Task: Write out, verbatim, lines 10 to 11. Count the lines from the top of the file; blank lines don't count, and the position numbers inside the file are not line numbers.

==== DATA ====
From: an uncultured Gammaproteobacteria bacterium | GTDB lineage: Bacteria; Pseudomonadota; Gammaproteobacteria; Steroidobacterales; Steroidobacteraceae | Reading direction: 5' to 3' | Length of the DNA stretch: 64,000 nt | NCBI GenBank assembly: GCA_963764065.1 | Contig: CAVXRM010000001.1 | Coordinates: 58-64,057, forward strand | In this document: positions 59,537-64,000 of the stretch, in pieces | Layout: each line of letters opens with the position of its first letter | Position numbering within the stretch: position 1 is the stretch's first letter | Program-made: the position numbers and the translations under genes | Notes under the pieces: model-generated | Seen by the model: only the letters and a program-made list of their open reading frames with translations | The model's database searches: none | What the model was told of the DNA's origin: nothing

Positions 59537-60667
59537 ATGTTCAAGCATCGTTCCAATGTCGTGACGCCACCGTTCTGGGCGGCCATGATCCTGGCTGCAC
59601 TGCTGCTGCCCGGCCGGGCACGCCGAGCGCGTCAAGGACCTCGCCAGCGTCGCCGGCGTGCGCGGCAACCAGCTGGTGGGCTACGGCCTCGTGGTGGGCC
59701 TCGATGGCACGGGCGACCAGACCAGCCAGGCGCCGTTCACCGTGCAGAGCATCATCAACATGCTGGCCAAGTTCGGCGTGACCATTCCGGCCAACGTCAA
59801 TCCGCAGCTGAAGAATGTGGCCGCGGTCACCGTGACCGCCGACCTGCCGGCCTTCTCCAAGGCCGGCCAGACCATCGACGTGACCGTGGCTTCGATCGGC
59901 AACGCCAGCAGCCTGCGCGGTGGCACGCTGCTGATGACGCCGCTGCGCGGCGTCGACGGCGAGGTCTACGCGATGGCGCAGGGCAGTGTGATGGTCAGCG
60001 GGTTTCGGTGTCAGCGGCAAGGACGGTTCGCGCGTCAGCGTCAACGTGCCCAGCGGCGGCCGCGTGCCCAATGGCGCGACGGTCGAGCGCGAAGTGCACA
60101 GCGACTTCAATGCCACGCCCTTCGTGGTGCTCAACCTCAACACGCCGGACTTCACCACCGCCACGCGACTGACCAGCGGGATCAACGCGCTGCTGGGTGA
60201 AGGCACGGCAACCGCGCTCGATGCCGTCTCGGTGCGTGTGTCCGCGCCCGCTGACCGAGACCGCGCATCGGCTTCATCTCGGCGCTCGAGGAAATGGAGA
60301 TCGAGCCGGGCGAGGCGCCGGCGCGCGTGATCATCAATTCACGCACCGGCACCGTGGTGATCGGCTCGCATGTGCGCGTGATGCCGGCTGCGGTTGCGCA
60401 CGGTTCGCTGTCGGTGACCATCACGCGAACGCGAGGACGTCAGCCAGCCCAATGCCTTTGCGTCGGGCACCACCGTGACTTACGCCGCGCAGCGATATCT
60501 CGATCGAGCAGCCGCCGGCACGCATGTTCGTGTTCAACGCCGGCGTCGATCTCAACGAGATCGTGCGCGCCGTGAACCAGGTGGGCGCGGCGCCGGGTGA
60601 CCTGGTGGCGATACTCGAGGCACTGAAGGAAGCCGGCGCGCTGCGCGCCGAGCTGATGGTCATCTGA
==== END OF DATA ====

60201 AGGCACGGCAACCGCGCTCGATGCCGTCTCGGTGCGTGTGTCCGCGCCCGCTGACCGAGACCGCGCATCGGCTTCATCTCGGCGCTCGAGGAAATGGAGA
60301 TCGAGCCGGGCGAGGCGCCGGCGCGCGTGATCATCAATTCACGCACCGGCACCGTGGTGATCGGCTCGCATGTGCGCGTGATGCCGGCTGCGGTTGCGCA